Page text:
When we had a physical store location, we'd occasionally try to get a Reef Seeker Dive Cub going. But it always seemed hit or miss.
Lots of work for little return. But Zoom has changed all of that. (Perhaps this is the one good thing to come out of the pandemic.) So what
we're doing in 2021 is hosting a monthly "Zoom Seekers" meeting with notable speakers from around the country. Each meeting starts
at 7:30PM Pacific time on the second Tuesday of the month (except for January) and will go for about an hour with a Q&A session to
follow each talk. Scroll down to see who we've got scheduled and what they'll talk about. Hope you can join us.

  JANUARY 5 • DAN ORR • "FIVE MISTAKES IN DIVER SAFETY"                                                       
Dan Orr retired as President of Divers Alert Network (DAN) after 23 years. Prior to coming to DAN, Dan worked and taught in recreational, military, commercial, and scientific dive environments. He has published and co-authored over 200 articles as well as a dozen books and manuals. Dan has also been honored by being the recipient of the NOGI Award in Sports/Education, the Leonard Greenstone Award for Diving Safety, the Our World-Underwater Award, Beneath the Sea’s Diver of the Year, the Wyland Foundation Award for Lifetime Achievement and the DEMA Reaching Out Award. He is a member of the Hall of Fame for Disabled Divers, the Diving Industry Hall of Fame, and the International Scuba Diving Hall of Fame.

Recreational scuba diving is inherently safe but is very unforgiving of mistakes. When you look at the available diving accident data, especially the "triggering events" in diving fatalities, the majority are either directly or indirectly caused by human error. With the appropriate amount of forethought and preparation, divers should be able to reduce the likelihood that when something does happen, an incorrect choice will plunge the diver into a cascade of events leading towards truly unwanted circumstances.

  FEBRUARY 9 • JEFF BOZANIC • "DIVING IN ANTARCTICA"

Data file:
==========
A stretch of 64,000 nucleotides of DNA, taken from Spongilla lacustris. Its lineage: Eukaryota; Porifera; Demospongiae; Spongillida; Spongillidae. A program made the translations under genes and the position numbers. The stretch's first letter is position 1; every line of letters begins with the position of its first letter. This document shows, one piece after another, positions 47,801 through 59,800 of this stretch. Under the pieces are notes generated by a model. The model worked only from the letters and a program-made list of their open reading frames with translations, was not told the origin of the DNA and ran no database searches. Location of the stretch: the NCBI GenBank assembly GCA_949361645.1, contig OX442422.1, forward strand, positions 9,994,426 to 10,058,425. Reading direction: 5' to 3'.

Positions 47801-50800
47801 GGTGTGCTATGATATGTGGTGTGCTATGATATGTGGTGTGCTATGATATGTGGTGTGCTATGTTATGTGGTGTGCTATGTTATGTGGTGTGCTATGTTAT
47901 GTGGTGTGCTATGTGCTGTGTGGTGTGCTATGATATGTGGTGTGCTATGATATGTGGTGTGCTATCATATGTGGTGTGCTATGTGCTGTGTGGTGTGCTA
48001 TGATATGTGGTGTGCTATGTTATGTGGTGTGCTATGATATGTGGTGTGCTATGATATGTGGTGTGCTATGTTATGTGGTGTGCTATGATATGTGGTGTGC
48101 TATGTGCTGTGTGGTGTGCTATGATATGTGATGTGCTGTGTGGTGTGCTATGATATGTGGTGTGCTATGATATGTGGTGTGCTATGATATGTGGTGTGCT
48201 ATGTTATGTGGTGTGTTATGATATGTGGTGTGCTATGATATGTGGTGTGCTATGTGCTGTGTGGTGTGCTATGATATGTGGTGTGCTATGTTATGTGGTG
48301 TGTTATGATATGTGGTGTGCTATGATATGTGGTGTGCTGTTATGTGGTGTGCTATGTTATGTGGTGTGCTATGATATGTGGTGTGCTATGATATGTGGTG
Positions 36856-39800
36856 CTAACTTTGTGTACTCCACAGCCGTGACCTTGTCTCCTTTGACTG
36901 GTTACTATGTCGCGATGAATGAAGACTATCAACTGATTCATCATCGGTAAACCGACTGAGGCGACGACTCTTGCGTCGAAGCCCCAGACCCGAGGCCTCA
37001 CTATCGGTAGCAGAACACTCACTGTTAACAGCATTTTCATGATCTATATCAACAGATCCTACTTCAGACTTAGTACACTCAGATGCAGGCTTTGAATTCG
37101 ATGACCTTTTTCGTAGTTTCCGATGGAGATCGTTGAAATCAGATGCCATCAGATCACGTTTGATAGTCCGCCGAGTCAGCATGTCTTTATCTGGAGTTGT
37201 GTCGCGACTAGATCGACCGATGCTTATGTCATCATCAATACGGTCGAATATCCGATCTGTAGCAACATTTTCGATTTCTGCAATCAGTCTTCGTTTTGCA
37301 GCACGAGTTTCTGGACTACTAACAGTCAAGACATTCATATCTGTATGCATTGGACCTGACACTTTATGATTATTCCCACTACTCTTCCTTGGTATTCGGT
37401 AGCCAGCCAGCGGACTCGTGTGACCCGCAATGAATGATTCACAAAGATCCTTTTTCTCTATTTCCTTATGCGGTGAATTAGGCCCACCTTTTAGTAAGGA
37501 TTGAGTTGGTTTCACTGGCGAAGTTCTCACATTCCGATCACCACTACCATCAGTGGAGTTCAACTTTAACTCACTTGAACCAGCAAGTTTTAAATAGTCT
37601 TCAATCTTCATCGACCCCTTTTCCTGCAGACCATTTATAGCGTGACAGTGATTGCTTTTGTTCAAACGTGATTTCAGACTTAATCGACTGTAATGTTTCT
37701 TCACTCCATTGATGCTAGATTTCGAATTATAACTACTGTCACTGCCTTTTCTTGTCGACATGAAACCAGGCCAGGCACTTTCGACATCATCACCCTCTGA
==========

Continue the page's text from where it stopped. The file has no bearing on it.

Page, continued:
Jeff Bozanic has been diving for nearly 50 years. A prolific writer, adventurer and scientist, he has participated in over 70 scuba diving expeditions to countries scattered around the globe. Cumulatively he has spent more than a year living and diving in Antarctica on multiple expeditions, recently returning from a collecting expedition to South Georgia Island and the Antarctic Peninsula. He is the recipient of many awards, including being honored as the DAN/Rolex Diver of the Year and the recipient of NAUI's Lifetime Achievement Award.

Antarctica... just the name sends shivers down the spines of most people. Stories of heroic journeys, howling winds, bitter cold, and epic tragedies come to mind... but so do visions of penguins, whales, and majestic landscapes unsullied by the activities of mankind. Unknown to most, the underwater vistas are equally majestic! Under the surface swarm dense schools of krill, leopard and fur seals, colorful invertebrates, and wild and wonderful animals totally unlike those found anywhere else on the planet.  Come visit this spectacular location through the images of Jeff Bozanic, and see what it is like both above and below the surface.


  MARCH 9 • MIKE EMMERMAN • "LIFE IN THE FAST LANE"                                                          

Michael N. Emmerman leads an interesting life. He's a money manager at a large NYC investment firm, he's a Board-Certified Forensic Examiner, serves as a Government Liaison Officer for the American Red Cross, and is an Honorary Deputy Chief of both the New York City Police Department  and the Fire Department of New York. He's also a longtime diver with an impressive list of credentials. which include being the former president of the NE chapter of the Undersea & Hyperbaric Medical Society. Mike has a broad base of self-driven research, he has become an authority on dive safety, physiology and technology. Throughout his career, he has delved into topics from the safety of flying after diving, to the implementation of the first dive computers. His research has served as a foundation for modern safety protocols. In 2017, Mike was named the DAN/Rolex Diver-of-the-Year recipient.  Over the past 40+ years, Mike has taught diving safety and emergency response courses to thousands of law enforcement and civilian divers across the United States. Mike has carved out some time to speak with us about diving safety issues he has researched over the years.